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A Slovak Polish Christmas Eve in Lansdale, PA

Stanley Peter Jaskiewicz


  • Stanley and his wife combine their Slovak and Polish traditions for Christmas Eve in Lansdale, Pennsylvania.
  • It typically includes a festive meal, traditional dishes like pierogi, sauerkraut, and fish, as well as customs such as sharing Christmas wafers and exchanging good wishes.
A Slovak Polish Christmas Eve in Lansdale, PA Vejcik

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My wife and I have a mixed marriage. My ancestors were all from Poland, but hers were from Slovakia and Germany.

Nonetheless, after our wedding we found our holiday folk traditions remarkably similar (albeit with different names): “I say pierogi, you say pyrohy. I say golabki, you say halupki.”

However you pronounce them, I think we all agree that they taste great on Christmas Eve.

So too the breaking of the oplatek (oplatky in Slovakia), a thin Communion-like wafer with a traditional religious design baked into it.

In my wife’s family’s tradition, breaking the crisp wafer with a friend on Christmas Eve assures you that you will never be lost - because your friend will always find you.

But we each also discovered new traditions from each other, which have now become part of our annual celebration.

For example, her family’s Vigilia ceremony before dinner on Christmas Eve marks the real start of our Christmas.

Vigilia, a Christmas Eve dinner to remember (

The oldest family member carries a lit candle into the otherwise dark dining room where the rest of us await. The candle bearer recites a traditional Slovak prayer, translated (in part) as “may you receive a crown of glory in paradise.” Everyone then looks to see who has the longest shadow, the sign of a long life.

(I remember how nervous my wife was the first year it was her turn to handle this honor.)

I learned from her to enjoy nut roll and poppy seed bread.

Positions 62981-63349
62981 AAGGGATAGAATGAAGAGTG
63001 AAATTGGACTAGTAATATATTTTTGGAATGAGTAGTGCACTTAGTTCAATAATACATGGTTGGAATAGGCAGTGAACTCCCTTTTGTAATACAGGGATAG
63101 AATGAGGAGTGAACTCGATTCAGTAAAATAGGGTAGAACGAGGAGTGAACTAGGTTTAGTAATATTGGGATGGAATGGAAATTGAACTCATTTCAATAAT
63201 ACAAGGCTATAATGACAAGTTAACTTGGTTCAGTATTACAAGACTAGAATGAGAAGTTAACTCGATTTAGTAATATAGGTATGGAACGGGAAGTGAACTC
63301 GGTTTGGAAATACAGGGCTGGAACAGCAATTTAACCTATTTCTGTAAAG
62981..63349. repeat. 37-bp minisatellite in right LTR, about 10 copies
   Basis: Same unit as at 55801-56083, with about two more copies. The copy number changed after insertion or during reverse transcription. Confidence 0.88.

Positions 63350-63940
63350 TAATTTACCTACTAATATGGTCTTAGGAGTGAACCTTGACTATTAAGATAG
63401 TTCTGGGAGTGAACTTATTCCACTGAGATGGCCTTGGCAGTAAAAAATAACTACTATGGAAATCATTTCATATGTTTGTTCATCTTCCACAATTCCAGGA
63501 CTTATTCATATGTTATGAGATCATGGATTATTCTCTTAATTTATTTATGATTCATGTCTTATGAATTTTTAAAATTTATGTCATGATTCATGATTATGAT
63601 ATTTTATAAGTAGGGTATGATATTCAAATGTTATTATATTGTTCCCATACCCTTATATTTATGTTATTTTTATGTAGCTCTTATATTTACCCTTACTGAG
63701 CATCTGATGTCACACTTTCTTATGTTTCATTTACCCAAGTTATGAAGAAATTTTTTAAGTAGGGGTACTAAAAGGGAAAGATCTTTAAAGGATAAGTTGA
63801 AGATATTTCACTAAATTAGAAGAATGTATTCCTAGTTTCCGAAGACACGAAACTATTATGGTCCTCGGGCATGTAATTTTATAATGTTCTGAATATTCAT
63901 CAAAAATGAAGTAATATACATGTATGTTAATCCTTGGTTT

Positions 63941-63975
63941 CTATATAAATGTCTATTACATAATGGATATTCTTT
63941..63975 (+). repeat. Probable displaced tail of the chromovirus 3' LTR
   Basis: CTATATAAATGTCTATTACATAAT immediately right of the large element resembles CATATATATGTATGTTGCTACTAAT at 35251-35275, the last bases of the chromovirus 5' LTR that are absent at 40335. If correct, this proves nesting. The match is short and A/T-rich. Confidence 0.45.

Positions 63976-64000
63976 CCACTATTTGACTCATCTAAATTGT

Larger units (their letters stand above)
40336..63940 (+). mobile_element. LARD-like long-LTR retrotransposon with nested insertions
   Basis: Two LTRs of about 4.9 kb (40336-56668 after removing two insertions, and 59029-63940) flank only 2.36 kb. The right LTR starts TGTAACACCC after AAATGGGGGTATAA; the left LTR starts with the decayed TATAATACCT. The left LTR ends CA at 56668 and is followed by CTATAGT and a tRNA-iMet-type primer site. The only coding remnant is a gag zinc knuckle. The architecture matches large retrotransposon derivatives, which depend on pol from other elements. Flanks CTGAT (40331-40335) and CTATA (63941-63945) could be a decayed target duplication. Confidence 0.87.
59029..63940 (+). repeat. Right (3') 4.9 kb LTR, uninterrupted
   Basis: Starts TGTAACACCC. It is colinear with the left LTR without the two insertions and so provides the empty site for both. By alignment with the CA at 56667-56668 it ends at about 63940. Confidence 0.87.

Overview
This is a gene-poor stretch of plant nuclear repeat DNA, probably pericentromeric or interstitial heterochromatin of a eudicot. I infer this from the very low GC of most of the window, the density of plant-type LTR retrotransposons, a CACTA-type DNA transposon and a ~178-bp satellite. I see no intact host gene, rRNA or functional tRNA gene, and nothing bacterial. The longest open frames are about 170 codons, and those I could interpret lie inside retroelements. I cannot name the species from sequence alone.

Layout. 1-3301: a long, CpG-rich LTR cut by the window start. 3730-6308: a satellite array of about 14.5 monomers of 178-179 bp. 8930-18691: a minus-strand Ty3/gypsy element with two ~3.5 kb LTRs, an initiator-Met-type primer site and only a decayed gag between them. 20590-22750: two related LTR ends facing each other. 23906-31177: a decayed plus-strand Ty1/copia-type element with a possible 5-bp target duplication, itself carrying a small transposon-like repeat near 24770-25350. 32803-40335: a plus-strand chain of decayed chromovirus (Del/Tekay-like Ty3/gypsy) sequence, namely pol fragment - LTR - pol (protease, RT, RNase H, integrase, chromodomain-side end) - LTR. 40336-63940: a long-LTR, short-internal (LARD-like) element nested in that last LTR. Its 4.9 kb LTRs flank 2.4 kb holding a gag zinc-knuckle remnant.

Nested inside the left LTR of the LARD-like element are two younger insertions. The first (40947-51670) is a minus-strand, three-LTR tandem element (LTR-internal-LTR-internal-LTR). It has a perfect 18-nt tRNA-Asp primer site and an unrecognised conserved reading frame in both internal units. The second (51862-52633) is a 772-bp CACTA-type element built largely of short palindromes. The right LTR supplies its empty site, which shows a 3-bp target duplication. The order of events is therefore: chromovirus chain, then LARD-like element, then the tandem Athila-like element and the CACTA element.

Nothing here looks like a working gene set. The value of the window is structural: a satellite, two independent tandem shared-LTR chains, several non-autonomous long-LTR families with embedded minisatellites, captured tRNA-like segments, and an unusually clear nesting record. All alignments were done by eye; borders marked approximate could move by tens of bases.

My wife had never eaten kruschiki, the flaky fried dough treat coated in confectioners’ sugar that I had enjoyed since my childhood.

Polish Chruściki (Angel Wings) Recipe (

Although traditionally a Lenten food, my mother made them for all of us to enjoy together over the Christmas holiday as well.

Of course, as a “blended family” we have made our own, new traditions, including one we adopted from my mother.

She often took me and my brother, as young children, to the annual holiday light show at Wanamaker’s department store in Philadelphia.;

At that time, the narrator was local news legend John Facenda, known from his NFL Films work as the “Voice of God.”

An annual trip to that same show (now at Macys, narrated by Julie Andrews) has become our modern tradition.

(I enjoyed the tradition so much that I bought a VHS tape of the show at a yard sale, and had it copied to DVD – which I had copied for gifts for family members. I even bought an audio DVD of Christmas music on the Wanamaker organ when I saw it available in the store one year.

Similarly, just as my brother and I did with our parents, we now look forward to driving through a nearby neighborhood on Christmas Eve, to see street after street, and row after row of neatly arranged luminaria, marking the path for the Christ child. For me, the sudden appearance of lights on virtually every street evokes the silent awe of the Christmas season.

After our then-young son realized that we did not put the figurine of Baby Jesus in the manger until Christmas Day (a long-standing tradition in our church), he invented a new version for us.

He looks forward to hiding an elf figurine from a holiday toy for us to find. He is now a college graduate in his 20’s, but still looks forward to the tradition he created.

My son's longtime Scout leader, also of Polish descent, added one my family had never observed – a shot of Krupnik. (Thanks, Joe, but we will stick with a less potent potable!)

He also mentioned one we had always observed, a meatless Christmas Eve dinner, with some of the foods mentioned above.

After the Vigilia ceremony, dinner has always begun with mushroom soup – which one relative seasons, heavily, with vinegar.

Outside of our family, I was introduced to another holiday tradition, through my service on a local nonprofit food pantry’s board – the “alternative gift market.”

Rather than buying “gift items” that languish in attics until spring cleaning, or, as at our house, being discarded after a flooded basement, shoppers can gift friends with donations to local nonprofits.;

At the event, shoppers browse tables to learn about each organization.

As a board member and volunteer, I always enjoyed helping at the event, “selling” our organization’s mission to all those who stopped at our table.

One popular tradition we never adopted was attending Midnight Mass. Although we tried – once - we could never stay awake - especially when we knew our children would wake us early to open presents.

(Of course, parents also had to get up even earlier to “help” Santa put them under the tree.)

In the spirit of our combined families, let me wish all of you Wesołych Świąt and Veselé Vianoce!

(For sources of additional traditional Polish and Slovakian recipes, see: